Top 20 Grammar Errors: wrong or missing preposition

In researching today’s grammar error number seven, wrong or missing prepositions, I decided I wanted a list of all of the English language prepositions.

How many do you think there are? I tried to list them and came up with the following:

·         about                       
·         above
·         across
·         after
·         along
·         at
·         before
·         behind
·         beneath
·         beside
·         by
·         down
·         for
·         from
·         in
·         into
·         of
·         on
·         onto
·         to
·         under
·         with

And the ABC Schoolhouse Rocks video that I remember as a kid listed ten prepositions.
 
 
So if I came up with 22 prepositions and still felt like I missed words from the list, and Schoolhouse Rock listed 10 that did “most of the work,” then how many prepositions are there?

201.

There were some I didn’t know the meaning of until I looked up. For instance:

·         apud: Latin for “at the house of,” but mainly used in academic writing meaning “in the writings of”

·         athwart: from side to side of (which I’m still not sure what that means); across; possibly to obstruct as in “Peruse the Stars that shoot athwart the Night” (From The Rape of the Lock by Alexander Pope). And you know, I’ve read The Rape of the Lock, which is absolutely hilarious, but don’t remember the use of that particular preposition.

·         Modulo: seriously, this preposition has to specifically do with number theory. I see the definition, I still don’t understand it.  The example sentence: “19 and 64 are congruent modulo 5.” Seriously, what does that mean?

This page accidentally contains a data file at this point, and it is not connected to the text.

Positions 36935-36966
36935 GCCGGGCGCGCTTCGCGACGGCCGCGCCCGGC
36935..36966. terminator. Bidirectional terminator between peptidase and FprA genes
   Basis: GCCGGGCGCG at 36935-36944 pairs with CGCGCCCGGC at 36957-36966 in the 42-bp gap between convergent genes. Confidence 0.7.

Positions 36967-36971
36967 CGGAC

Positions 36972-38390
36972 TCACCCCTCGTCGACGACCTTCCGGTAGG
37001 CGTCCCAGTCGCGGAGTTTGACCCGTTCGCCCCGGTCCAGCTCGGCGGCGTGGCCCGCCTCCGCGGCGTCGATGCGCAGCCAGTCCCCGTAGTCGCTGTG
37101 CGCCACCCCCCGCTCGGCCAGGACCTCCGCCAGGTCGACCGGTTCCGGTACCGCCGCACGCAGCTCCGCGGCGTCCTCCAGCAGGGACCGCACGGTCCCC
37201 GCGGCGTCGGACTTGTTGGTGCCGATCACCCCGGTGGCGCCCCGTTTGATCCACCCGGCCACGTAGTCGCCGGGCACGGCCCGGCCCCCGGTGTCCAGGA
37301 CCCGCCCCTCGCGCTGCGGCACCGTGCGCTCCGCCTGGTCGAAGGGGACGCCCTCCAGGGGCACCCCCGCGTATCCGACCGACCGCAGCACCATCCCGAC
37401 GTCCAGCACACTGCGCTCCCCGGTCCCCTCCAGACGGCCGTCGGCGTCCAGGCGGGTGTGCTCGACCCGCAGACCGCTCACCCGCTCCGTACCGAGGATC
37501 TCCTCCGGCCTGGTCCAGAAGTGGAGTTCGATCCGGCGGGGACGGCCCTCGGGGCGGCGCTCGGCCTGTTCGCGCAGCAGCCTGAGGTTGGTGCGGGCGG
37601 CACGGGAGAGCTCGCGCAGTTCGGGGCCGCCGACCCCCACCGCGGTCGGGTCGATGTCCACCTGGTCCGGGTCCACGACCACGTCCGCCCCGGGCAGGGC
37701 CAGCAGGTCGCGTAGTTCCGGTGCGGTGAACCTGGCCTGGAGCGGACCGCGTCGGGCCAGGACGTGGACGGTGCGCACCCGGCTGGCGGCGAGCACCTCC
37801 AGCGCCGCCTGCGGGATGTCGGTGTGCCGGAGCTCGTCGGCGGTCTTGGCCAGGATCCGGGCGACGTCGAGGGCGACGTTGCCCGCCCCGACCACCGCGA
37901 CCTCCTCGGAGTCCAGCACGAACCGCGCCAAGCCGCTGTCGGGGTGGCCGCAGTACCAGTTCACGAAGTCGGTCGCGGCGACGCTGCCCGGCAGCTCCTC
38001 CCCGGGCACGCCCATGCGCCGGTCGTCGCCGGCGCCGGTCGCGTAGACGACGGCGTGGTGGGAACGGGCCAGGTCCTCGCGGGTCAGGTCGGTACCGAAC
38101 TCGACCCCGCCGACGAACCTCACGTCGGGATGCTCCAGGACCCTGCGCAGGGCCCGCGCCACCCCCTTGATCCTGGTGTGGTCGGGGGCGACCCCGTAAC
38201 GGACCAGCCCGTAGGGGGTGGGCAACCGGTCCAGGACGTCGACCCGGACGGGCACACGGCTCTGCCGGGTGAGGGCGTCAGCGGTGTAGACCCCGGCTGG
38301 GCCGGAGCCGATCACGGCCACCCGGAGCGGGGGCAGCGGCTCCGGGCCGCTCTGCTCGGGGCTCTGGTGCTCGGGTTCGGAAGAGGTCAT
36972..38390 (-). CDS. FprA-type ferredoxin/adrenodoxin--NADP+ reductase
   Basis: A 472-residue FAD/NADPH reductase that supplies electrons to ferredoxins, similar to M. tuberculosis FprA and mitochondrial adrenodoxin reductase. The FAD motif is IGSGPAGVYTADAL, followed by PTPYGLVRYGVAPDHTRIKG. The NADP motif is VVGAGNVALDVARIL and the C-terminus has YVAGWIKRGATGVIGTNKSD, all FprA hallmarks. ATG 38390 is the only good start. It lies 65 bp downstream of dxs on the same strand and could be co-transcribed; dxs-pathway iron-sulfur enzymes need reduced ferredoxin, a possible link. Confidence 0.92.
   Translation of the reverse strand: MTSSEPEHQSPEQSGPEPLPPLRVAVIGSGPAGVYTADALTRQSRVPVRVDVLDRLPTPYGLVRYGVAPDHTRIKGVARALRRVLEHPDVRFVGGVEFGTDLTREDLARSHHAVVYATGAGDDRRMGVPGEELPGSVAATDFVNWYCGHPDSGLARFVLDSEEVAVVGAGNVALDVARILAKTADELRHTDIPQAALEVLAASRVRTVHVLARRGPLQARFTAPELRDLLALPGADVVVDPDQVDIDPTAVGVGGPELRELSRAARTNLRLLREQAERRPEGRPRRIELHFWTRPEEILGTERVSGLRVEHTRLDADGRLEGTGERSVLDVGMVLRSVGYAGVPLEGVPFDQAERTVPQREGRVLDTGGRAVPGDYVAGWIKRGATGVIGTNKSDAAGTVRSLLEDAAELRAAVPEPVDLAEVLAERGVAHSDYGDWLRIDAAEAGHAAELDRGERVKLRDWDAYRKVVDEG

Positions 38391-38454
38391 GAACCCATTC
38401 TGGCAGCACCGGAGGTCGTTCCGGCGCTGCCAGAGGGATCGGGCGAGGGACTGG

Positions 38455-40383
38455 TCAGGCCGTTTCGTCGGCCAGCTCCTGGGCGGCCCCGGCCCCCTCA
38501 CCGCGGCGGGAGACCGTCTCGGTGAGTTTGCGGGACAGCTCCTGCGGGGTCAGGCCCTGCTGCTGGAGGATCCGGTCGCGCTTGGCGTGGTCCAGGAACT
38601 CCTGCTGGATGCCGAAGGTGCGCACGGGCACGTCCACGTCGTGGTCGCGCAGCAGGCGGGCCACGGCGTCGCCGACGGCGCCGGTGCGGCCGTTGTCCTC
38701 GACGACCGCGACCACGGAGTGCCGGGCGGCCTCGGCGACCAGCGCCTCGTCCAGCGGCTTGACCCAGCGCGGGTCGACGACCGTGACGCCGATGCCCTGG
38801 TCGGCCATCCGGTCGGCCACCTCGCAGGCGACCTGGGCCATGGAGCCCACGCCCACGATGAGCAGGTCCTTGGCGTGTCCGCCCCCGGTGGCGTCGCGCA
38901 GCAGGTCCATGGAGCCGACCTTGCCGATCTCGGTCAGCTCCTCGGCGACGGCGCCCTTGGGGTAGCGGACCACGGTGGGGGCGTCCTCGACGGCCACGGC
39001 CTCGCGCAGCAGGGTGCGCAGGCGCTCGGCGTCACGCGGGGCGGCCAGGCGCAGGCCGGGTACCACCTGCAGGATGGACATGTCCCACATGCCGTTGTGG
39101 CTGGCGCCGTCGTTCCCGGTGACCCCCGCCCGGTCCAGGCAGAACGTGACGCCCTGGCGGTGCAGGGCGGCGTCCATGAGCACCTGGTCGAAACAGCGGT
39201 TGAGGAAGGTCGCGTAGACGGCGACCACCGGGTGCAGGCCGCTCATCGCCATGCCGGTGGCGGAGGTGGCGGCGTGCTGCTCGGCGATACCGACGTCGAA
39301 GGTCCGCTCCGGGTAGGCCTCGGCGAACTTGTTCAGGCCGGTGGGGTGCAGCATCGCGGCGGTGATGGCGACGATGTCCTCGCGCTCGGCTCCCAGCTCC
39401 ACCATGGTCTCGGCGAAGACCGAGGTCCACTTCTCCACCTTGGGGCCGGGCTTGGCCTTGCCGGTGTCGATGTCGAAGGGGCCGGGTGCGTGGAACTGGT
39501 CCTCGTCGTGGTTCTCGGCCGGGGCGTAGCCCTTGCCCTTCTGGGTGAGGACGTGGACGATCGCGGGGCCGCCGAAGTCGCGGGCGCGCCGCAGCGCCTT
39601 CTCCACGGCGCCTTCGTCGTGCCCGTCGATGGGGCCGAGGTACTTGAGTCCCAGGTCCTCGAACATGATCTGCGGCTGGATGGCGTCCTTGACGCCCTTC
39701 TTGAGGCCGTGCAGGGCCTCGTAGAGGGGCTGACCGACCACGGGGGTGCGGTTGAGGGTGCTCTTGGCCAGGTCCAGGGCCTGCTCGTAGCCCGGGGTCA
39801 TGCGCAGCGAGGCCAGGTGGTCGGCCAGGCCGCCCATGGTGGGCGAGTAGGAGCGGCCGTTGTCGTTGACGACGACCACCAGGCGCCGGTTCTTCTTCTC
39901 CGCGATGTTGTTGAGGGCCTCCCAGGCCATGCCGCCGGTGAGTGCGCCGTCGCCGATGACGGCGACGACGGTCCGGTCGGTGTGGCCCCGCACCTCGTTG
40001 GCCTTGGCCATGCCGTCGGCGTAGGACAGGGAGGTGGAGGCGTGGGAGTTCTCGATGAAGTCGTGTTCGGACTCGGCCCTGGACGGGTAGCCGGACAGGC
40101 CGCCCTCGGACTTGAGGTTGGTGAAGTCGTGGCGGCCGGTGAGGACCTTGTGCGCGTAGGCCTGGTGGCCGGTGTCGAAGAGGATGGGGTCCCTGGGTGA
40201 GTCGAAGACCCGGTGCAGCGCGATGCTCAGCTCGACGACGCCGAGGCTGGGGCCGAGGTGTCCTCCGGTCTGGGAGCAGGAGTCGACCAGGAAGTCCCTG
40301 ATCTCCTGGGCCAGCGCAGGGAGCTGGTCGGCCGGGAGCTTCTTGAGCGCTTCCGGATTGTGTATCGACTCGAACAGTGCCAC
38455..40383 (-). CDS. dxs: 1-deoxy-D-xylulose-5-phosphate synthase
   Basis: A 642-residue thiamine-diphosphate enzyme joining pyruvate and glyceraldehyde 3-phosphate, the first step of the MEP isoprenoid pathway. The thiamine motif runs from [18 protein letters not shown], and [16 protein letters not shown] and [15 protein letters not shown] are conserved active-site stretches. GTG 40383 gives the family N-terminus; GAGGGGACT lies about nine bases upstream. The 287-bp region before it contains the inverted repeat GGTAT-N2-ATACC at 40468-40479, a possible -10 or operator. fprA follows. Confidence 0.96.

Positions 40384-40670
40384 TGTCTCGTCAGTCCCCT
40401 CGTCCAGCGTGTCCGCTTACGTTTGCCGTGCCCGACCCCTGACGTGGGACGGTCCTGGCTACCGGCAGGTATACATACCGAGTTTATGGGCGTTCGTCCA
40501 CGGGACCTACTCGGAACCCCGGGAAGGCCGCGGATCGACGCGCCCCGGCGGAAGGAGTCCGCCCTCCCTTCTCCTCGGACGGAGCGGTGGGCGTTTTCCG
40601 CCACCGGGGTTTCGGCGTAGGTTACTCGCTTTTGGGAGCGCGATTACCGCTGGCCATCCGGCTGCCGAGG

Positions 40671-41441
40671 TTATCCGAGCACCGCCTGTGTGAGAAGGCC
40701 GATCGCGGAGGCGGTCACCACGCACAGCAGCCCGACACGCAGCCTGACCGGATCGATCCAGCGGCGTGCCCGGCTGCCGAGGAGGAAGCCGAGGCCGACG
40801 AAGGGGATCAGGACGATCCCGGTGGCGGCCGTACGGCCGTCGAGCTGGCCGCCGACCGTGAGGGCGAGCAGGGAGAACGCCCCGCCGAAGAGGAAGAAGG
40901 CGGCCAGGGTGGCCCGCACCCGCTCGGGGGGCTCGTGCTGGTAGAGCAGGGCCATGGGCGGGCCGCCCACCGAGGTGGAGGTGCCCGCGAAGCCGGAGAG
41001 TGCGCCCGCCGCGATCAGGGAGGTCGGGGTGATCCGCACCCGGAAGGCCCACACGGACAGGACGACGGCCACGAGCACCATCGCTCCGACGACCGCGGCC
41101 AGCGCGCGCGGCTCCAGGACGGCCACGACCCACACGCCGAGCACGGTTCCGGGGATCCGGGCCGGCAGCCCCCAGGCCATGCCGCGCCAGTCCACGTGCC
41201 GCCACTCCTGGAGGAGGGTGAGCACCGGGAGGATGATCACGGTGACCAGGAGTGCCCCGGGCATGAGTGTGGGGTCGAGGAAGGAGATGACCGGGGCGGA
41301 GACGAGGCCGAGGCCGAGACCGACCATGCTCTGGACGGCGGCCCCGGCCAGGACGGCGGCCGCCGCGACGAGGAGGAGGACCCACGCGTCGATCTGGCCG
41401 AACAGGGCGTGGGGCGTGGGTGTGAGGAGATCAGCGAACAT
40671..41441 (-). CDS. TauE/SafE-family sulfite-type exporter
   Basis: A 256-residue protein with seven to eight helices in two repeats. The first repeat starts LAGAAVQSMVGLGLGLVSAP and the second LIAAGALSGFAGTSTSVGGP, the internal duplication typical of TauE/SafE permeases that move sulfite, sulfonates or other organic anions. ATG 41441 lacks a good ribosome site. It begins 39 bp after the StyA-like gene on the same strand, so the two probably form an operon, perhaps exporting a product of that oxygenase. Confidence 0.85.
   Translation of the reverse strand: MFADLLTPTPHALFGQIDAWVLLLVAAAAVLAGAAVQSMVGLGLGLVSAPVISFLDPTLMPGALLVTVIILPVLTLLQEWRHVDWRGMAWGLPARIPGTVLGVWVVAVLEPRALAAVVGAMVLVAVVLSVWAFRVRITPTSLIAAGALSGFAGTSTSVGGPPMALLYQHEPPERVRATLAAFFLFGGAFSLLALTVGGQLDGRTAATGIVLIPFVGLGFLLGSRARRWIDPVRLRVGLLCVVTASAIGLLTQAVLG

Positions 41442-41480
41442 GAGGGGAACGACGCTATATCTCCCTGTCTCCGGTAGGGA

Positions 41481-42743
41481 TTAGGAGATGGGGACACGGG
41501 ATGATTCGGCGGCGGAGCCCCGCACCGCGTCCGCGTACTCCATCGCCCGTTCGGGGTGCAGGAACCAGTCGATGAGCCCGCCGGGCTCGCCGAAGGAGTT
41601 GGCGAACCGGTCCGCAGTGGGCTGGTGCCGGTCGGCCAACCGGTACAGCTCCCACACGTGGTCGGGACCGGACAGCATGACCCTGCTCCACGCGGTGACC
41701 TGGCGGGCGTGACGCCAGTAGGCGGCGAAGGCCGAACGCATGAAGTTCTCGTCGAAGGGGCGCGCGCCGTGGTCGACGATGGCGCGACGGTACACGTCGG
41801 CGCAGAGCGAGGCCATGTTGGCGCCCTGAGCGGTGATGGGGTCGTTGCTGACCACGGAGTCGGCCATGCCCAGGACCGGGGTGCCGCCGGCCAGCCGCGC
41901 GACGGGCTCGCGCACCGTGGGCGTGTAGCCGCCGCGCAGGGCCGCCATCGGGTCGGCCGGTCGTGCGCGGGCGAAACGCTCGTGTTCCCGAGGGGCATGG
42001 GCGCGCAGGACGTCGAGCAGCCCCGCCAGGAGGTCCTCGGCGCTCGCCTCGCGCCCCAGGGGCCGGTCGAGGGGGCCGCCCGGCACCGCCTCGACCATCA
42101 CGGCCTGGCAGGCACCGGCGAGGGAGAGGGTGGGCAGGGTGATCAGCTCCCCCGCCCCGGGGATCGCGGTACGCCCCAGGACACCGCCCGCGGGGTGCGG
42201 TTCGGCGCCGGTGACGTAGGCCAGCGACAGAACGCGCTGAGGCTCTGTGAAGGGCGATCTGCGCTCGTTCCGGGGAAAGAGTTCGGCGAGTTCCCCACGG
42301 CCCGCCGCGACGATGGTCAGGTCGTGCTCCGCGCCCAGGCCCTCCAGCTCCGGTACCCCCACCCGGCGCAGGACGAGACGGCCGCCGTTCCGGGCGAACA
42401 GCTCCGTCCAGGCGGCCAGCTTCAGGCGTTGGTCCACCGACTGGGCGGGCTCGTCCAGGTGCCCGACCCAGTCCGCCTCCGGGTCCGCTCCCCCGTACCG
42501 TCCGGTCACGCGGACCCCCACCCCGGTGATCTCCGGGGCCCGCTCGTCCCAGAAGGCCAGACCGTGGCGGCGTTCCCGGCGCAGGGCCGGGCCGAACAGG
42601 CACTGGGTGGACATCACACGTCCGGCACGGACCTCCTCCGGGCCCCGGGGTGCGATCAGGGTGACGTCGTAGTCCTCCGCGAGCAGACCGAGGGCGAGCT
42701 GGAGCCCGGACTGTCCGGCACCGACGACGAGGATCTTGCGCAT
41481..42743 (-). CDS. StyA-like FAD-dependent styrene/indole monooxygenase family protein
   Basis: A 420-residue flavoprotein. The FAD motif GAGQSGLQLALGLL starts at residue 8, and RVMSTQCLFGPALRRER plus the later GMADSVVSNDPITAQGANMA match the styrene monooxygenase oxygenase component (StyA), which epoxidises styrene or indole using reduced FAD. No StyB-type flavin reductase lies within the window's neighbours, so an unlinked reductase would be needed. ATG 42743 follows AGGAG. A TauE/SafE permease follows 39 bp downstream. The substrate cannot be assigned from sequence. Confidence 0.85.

Point is, way more prepositions than I thought.  You can get the complete list here.

All of these words are small, tiny things. They get thrown around in speech maybe a bit too freely, which is okay because speech is a sloppy thing. No time for editing and you have all those pesky dialects. No one writes, “I warsh my clothes on a Kenmore warsher. “I’ve heard my mom say it though, and I’ve heard a lot of people from my home locale say similar phrases.

But please don’t write it. It’s wrong. It should be:

I warsh my clothes in a Kenmore warsher.

Speech and writing are different beasts. The difference in spoken language between at and with may be negligible, but in writing the shades of meaning make a huge difference. For example:

I tossed the ball at my brother.

I tossed the ball with my brother.

I tossed the ball to my brother.

In the first sentence, I tried to lob the ball as hard as I could at my brother’s head, hoping to see blood. In the second sentence, my brother and I both had a hold of the ball and threw it together. In the third sentence, I threw the ball toward my brother in hopes that he’d catch it.

So how do you fix this problem? How do you catch it? This my tip:

1.      Go here. (I will from now on)
2.      Circle all the prepositional words in your writing
3.      Check the meaning of each prepositional word you’ve circled
4.      Rinse, repeat.

Steve Bargdill is the author of The Wasteland Series available on Amazon. He’s written for several newspapers and is currently a first year English graduate student at the University of Wyoming. You can read his short stories for free on Wattpad.

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